1780s stays, 18th century, projects

Stays Channel Progress Update

So I would make all these grand proclamations about “I’m really back now!” — but life has just been incredibly hectic this fall, and I’m hoping it will start calming down, but I can make no assurances.  I am here, and I am actually sewing!  But work, in particular, has been butt-kicking-ly busy this semester, which just doesn’t leave me a lot of mental energy.

That being said, hand sewing stays has been the perfect project, because it’s eminently portable, so I’ve been doing a lot of sewing on the train (and a little in meetings or on the couch at home).  Of course I’ve gotten distracted a few times by other projects… but more on that in another post!

For now, I can report that I’ve finished sewing the channels on the side backs and sides, and am almost done with one of the backs.  So that leaves one more back, and then the fronts (which are, of course, the biggest/most complicated).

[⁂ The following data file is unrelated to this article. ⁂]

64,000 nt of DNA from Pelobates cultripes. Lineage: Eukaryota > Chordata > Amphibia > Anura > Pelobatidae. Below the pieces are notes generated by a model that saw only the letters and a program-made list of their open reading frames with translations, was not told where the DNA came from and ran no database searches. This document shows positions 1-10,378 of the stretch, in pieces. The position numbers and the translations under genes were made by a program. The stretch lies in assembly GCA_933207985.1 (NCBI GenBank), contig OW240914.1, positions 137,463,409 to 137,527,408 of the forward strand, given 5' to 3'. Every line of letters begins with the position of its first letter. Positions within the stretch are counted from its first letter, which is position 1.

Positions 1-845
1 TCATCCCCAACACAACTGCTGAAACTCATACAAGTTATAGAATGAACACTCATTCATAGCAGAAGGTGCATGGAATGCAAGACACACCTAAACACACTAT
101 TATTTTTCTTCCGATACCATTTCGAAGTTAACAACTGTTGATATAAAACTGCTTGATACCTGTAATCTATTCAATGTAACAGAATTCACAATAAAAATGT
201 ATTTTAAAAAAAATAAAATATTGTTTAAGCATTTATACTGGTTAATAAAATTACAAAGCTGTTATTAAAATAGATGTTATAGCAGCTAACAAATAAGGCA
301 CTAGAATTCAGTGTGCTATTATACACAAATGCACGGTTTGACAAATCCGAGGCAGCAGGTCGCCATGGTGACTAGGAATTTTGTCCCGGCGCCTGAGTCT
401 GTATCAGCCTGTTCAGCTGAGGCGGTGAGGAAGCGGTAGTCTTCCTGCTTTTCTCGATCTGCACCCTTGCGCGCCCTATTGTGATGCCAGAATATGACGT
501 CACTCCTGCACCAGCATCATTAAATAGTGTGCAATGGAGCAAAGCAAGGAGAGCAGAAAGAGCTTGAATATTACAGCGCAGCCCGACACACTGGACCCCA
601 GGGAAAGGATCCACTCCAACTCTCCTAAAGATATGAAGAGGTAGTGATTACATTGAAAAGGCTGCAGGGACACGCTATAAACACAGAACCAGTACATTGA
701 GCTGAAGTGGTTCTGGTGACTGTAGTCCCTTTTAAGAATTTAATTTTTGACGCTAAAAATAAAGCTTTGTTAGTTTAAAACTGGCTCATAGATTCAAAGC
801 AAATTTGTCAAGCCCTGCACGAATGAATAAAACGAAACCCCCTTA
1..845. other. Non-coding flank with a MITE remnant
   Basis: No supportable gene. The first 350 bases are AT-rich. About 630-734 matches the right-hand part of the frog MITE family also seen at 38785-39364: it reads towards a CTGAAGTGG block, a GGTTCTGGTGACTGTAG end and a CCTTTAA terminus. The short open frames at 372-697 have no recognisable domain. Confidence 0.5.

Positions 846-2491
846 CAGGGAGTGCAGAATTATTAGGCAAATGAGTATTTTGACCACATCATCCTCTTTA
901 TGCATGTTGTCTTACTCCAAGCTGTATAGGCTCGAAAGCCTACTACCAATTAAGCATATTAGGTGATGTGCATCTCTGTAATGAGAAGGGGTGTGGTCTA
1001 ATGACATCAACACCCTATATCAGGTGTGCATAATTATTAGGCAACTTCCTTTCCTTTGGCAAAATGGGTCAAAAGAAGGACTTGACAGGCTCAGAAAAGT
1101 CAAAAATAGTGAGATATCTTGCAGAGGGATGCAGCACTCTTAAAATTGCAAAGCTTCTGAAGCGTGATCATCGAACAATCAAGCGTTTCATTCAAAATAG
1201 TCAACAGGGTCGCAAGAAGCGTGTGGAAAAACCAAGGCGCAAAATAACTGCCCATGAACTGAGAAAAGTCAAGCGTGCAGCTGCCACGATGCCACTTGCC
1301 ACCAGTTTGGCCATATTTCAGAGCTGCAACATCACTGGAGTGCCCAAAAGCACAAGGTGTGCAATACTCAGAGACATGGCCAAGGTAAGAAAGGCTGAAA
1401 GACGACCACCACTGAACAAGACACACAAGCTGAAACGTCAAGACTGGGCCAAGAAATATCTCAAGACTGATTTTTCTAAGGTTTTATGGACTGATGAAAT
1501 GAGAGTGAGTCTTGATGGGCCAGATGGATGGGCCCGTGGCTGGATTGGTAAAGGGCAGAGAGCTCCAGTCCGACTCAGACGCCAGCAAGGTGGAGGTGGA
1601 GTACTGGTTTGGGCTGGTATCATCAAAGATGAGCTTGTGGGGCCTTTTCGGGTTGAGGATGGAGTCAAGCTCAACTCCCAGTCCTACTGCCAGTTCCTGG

I’m SO glad I started with the least-likely-to-be-seen piece — the side back — as my stitching has definitely improved over time.  It’s not perfect by a long shot, but I’m relatively pleased with how the sides turned out.  The stays advice at Diary of a Mantua Maker has been super helpful, most especially the bits about “use an unbent needle” (I know, DUH, right?  But I am here to tell you that it’s a very possible mistake to make, and when you switch to a straight needle, things will work much better), move around the piece, and pin the bejeezus out of it (seriously, do it at right angles to the line you’re stitching, and do about 5 pins every 1″ — move the pins up as you work).  Also, I found it’s better to pull out wonky stitches right away than to hope they won’t show, because when you’re done, it’s way more annoying to pull out a whole section of stitches and resew them.

So, here’s one of the finished side backs with a macro image of the stitching — it doesn’t look as bad in the picture as it does IRL — and ditto, one of the sides with somewhat improved stitching.

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